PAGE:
October 21, 2008 at 4:13 PM | Posted in Notes on Society | Leave a comment
Cell phone penetration in the US is 85%.  That means that for every 100 people, 85 have a cell phone.  300 million people in the US, 255 million have cell phones.  Amazing, huh?  Yeah.
We are in one of the lowest percentages of industrialized nations.  Hong Kong has 130%.  Luxomberg has 140%.  That means that for every 100 people, there are 140 cell phones.  Everyone has a cell phone, and 40% have two.  Honestly, what for?
In 1987 there were about1.2 million mobile phones in the US.  In 1997, about 55 million.  Remember that?  That was when people were just starting to really get them, about 10 years ago.

My 12-year old daughter has grown up in a world where there has always been cell phones, always been computers.  Where the TV has always had several hundred channels, and the internet has always been there.  There have always been debit cards.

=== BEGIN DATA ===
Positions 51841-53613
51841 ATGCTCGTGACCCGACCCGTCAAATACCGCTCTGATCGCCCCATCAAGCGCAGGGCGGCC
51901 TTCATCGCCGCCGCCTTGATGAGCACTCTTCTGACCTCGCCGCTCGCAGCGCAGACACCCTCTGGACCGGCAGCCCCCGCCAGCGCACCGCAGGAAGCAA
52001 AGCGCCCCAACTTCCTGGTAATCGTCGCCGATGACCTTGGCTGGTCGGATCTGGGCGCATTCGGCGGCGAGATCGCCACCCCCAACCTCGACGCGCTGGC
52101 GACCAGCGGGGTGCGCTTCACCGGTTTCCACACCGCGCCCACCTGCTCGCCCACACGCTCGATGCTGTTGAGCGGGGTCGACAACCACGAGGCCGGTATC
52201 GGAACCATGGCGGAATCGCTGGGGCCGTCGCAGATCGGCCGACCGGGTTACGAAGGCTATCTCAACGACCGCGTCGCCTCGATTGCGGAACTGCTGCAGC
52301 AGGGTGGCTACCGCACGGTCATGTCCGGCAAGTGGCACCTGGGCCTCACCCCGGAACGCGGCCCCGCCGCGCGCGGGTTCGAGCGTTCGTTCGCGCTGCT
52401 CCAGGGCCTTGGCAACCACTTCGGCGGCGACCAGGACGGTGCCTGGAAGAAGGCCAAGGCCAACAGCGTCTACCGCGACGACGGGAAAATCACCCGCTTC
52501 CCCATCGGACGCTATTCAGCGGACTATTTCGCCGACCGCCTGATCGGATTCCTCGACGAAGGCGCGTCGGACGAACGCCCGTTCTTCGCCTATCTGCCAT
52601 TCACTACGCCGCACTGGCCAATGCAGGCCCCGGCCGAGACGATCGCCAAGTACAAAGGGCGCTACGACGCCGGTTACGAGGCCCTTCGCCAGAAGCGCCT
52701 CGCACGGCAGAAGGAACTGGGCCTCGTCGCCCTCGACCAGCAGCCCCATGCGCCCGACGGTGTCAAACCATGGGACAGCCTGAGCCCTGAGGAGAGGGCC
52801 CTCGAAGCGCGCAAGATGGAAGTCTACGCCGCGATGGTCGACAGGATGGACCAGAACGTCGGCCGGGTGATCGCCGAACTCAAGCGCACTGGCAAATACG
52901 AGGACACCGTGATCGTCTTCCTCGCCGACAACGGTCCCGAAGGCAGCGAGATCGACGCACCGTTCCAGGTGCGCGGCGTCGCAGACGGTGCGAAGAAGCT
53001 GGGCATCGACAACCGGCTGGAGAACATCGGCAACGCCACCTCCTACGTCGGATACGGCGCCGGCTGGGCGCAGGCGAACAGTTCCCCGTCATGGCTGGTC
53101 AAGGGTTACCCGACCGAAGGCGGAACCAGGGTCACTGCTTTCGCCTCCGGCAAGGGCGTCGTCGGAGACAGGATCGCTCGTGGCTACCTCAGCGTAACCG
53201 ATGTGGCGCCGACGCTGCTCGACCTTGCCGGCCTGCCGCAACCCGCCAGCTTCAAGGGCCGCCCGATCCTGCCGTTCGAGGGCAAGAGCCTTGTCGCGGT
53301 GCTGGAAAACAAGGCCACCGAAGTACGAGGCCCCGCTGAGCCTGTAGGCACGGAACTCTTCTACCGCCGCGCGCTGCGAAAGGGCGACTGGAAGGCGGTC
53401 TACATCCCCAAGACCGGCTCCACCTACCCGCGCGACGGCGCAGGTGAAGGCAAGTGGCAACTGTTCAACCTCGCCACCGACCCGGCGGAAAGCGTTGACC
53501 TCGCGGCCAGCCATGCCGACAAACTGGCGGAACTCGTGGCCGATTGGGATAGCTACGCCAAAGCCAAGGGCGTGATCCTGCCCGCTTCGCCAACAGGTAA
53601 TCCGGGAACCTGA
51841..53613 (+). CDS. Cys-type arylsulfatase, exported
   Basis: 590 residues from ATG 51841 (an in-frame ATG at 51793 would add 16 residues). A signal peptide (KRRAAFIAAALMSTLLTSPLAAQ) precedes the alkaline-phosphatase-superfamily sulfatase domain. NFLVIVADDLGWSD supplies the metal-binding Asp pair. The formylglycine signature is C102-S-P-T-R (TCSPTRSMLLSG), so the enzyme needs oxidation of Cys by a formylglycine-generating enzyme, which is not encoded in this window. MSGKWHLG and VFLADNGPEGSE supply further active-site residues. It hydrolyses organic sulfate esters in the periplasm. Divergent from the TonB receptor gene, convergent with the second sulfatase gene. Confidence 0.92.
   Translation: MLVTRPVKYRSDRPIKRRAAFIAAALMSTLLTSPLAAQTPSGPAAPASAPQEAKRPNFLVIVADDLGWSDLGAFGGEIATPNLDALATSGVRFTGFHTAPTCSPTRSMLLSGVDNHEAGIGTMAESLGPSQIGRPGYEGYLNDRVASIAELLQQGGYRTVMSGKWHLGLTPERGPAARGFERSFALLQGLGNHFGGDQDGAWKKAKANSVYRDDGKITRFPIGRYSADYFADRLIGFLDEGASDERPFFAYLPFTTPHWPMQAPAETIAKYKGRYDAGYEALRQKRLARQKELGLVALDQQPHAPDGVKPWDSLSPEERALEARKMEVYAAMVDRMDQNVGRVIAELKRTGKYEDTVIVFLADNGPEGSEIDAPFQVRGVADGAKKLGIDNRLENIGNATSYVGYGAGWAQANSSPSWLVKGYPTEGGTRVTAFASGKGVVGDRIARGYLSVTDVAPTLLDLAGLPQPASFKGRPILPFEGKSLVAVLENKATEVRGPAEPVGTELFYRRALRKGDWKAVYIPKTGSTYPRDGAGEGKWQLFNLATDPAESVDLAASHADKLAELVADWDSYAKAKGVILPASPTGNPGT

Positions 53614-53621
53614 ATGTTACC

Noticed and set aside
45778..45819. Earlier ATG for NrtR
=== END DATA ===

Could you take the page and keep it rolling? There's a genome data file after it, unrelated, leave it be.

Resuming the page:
She’s also grown up in a world that has always had terrorism.  Always had the danger of pedophiles and abductions.  Always had school shootings and children with guns.

I feel lucky that I grew up in the 70s in rural America.  The last golden age for childhood.  We didn’t know anything about the outside world.  We didn’t need to.  In the summer, we played outside all day, and our parents never knew where we were.  "Be home when the street lights come on!" was the call heard ’round the neighborhood.  We rode bikes without helmets, and had no fear.  An adult–any adult–was a source of comfort, information, and help.  A watchful eye and possibly a treat.  It was a great time to be a kid.
I know that it was in color, but why do I always remember the past in black and white? 


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